The incredible true story of the ‘Canadian Caper’ (yeah, Argo is a better title) dramatizes the joint rescue mission by the CIA and the Canadian government, who worked together in 1979 to get six American diplomats safely out of Tehran after the Iranian Revolution broke out. With the help of real-life CIA agent Tony Mendez, played by director Ben Affleck, the diplomats posed as a Canadian film crew who were scouting locations for their Hollywood blockbuster called … Argo. The spy movie underplayed the Canadian’s role in the mission, but still brought to light a mostly unknown story of diplomacy and bravery. Argo went on to win Best Picture at the Academy Awards and the Golden Globes and goes down as a spy thriller that has to be based on fact to be believable.
4. BRIDGE OF SPIES
‘Oh look, Tom Hanks, Steven Spielberg, and the Coen Brothers working on a historical spy thriller. I wonder if it will be good?’ asked no one. Yeah, Bridge of Spies is unsurprisingly excellent, with Hanks portraying real-life American lawyer James Donovan, who helped defend Soviet spy Rudolph Abel (Mark Rylance) and later brokered an exchange with the USSR to return Abel for Gary Powers, a CIA spy pilot, and an American grad student named Frederic Pryor. Although some liberties were taken with Bridge of Spies, the spy thriller is one of the most historically accurate films available about the Cold War and highlights the bravery of Donovan. This spy movie earned Rylance an Oscar and brought to light Donovan’s story, which first caught the attention of screenwriter Matt Charman as a footnote in a JFK bibliography.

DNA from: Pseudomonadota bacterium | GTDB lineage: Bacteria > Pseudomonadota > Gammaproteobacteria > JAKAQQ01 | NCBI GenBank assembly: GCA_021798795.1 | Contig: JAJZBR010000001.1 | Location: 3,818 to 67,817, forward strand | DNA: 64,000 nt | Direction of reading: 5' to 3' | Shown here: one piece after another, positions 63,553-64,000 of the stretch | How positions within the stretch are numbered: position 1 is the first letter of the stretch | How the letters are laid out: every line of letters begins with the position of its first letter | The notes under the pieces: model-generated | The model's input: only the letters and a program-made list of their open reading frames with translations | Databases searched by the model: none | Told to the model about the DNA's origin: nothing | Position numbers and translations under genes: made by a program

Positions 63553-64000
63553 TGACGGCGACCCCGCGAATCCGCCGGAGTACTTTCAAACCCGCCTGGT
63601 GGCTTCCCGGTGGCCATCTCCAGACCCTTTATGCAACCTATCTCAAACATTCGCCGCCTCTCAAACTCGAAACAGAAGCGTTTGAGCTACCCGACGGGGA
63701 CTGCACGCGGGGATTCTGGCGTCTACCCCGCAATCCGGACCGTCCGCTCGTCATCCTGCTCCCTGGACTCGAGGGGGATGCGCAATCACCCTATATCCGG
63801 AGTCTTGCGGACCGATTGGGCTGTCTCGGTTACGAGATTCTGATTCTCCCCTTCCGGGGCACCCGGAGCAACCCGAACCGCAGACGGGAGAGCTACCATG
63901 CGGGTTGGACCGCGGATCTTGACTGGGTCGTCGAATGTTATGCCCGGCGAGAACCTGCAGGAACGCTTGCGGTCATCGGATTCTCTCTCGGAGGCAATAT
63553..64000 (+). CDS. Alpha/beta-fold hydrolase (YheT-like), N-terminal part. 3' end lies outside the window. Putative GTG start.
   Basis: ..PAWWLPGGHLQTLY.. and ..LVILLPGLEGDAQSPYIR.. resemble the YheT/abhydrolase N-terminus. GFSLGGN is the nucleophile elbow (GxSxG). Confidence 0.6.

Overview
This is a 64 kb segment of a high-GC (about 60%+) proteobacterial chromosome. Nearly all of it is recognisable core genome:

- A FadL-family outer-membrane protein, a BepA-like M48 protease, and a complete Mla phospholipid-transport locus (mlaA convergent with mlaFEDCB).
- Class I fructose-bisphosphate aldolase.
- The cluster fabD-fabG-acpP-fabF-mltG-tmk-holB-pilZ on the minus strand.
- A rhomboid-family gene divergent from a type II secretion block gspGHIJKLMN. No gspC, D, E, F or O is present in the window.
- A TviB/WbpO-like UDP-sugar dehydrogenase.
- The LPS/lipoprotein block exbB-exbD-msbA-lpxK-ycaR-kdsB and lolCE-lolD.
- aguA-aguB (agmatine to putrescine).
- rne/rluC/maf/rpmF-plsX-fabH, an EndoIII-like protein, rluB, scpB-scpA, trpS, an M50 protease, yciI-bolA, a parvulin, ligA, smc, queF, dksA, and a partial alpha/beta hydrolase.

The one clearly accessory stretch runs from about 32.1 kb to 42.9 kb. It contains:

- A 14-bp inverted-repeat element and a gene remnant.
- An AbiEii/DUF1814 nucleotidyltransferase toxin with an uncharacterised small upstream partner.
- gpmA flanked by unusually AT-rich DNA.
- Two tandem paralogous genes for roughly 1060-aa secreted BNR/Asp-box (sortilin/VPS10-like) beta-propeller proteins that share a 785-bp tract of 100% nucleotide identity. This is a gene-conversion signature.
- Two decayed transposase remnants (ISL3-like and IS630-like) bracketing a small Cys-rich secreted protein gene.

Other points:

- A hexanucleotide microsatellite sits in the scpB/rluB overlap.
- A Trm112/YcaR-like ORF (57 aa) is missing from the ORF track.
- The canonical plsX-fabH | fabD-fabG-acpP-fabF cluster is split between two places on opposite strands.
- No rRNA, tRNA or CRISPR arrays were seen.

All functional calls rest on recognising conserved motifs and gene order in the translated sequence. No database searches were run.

5. ATOMIC BLONDE
Similar setting, very different film. While Bridge of Spies was based on actual people who were around during the building of the Berlin Wall, Atomic Blonde fast forwards to the 1980s for a fictional film about an MI6 agent played by Charlize Theron, who arrives in Berlin days before the wall is set to fall. Atomic Blonde also made our list for best action films and its constant guessing game of which targets Theron’s Lorraine Broughton can trust will have viewers guessing until the final moments of the film. Pay close attention to Theron’s accent …
6. BURN AFTER READING
For a spy movie with a lighter touch, there’s the Coen brother’s outrageous black comedy Burn After Reading. The 2008 film has a stellar cast led by Brad Pitt, Frances McDormand, George Clooney, John Malkovich, Tilda Swinton, and JK Simmons. Pitt and McDormand play unsuspecting workers at a fitness gym who inadvertently stumble across the memoir of a CIA analyst and do their best to extort anyone they can (Russians included) in exchange for the file. Their ‘failing upwards’ trajectory lands them in hilarious hot water, with mixed results (it’s a spy movie, so people are going to end up dead).
7. ZERO DARK THIRTY